Slave Trade in 1807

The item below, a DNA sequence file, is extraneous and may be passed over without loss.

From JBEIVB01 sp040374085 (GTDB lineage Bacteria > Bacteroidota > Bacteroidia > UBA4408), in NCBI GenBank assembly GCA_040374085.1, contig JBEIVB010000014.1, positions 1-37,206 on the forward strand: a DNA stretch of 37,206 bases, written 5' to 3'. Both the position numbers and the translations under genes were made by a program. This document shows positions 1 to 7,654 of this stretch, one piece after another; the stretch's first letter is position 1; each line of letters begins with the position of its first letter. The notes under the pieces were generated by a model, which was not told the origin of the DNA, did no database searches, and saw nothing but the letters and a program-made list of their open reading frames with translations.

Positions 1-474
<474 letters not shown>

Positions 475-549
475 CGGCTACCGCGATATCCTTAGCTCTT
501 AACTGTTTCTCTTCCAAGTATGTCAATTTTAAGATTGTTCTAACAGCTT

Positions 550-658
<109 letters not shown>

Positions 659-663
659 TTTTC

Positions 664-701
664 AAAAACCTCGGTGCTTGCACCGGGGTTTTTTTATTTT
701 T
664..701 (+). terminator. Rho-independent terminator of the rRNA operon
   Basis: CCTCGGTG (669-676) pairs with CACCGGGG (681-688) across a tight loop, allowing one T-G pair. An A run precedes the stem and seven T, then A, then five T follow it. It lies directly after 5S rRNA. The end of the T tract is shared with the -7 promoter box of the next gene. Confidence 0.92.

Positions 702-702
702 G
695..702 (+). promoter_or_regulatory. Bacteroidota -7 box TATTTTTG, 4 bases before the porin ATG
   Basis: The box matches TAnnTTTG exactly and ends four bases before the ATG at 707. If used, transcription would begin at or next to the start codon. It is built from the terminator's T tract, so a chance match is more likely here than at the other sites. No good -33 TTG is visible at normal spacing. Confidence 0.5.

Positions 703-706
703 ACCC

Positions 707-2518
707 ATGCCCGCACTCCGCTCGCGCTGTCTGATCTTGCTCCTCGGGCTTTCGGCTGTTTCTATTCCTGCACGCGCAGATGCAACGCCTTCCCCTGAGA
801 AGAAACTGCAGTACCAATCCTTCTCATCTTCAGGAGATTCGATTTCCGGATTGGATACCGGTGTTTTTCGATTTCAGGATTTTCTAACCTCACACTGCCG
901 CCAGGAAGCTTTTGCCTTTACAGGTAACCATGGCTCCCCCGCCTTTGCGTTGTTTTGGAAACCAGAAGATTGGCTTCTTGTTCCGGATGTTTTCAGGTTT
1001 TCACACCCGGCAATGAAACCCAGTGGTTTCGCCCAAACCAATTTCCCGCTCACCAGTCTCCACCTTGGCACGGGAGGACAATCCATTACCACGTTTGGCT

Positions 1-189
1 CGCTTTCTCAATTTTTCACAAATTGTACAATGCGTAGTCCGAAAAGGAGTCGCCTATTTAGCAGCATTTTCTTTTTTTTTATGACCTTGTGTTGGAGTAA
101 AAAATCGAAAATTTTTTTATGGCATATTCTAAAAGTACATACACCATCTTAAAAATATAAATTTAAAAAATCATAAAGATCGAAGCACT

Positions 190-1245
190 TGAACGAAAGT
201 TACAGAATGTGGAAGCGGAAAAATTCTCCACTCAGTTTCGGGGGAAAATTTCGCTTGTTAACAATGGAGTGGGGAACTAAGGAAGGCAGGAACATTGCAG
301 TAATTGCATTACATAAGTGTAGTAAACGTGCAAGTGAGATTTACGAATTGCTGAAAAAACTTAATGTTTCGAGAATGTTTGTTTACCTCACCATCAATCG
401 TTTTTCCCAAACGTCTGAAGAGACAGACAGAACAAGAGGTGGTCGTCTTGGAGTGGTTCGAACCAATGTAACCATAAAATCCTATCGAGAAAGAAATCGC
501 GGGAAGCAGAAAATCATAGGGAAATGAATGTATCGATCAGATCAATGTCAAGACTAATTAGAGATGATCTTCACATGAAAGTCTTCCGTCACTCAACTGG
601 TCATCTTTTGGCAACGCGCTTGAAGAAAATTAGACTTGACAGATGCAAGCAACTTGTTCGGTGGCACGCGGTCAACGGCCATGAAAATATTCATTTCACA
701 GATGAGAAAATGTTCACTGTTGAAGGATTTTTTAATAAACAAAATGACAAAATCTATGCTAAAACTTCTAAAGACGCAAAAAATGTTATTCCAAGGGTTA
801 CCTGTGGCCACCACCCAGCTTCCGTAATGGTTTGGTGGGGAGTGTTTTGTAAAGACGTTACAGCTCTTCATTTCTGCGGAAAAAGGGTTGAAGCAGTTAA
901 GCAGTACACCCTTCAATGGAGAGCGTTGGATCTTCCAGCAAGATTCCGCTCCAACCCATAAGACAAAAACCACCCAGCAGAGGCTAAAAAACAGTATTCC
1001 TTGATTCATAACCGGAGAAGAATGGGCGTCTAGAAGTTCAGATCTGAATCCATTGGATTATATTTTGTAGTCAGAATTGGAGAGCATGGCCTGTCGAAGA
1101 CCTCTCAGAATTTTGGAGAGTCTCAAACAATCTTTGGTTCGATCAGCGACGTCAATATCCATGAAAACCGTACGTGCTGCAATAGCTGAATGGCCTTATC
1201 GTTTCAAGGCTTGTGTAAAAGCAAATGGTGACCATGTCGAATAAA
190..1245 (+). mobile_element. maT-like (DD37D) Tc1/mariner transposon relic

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In order to ascertain how significant beliefs and ideologies were in contributing to the abolition of the slave trade in 1807, and the eventual abolition of slavery in 1833, this assignment will consider moral, political,economic and religious factors which culminated into these two distinct reforms. It will explore the influence of Enlightenment; the impact of non-conformists; the role of individuals and resistance from slaves themselves. Additionally, it will look at the attitudes concerning the Atlantic slave trade and slavery from different perspectives. Justifications which were gleaned from the Bible, and from Antiquity, regarding the differences between white and black people meant that for much of the eighteenth century enslaving Africans was generally accepted. However, from the 1800s these beliefs and ideologies were challenged, and both slavery and the slave trade were progressively questioned and condemned. Enlightenment thinkers were instrumental in debates in which reason and intellect were dominant. They believed that individuals had the capacity to improve both themselves, and their environment. Underpinning Enlightenment ideas were the concepts of human and natural rights. Furthermore, the idea that the fundamental right of property is one's own person diminished the argument that any attack on slavery was an attack on property. Enlightened ideas influenced individuals such as Adam Smith who was concerned with economic policy,and Elizabeth Heyrick, who was a middle-class Quaker who pushed for immediate emancipation. (Unit 16,pp.87) Anthology 4.4 (a) and (b) provides definitions of slavery and the slave trade. The principal points raised are that men were born free and equal so slavery was contrary to natural... ... middle of paper ... ... ideologies which resulted in the anti-slavery stance which was integral for political reform. The abolition of the slave trade did not result in the immediate emancipation of slavery, the role of individuals who worked tirelessly with the development of campaigning techniques such as, mass petitioning, door-to-door campaigning, public meetings and the gathering of evidence were extremely valuable to the anti-slavery movement. Even still this process was a long one, and one that involved ordinary people, resistance from slaves themselves and pressure groups. Beliefs and ideologies, were therefore, the most fundamental factor for the abolition of both the Atlantic slave trade (1807) and slave emancipation (1833). The position of parliament and the enactments which resulted were heavily influenced by the beliefs and ideas of people who collectively made a difference.
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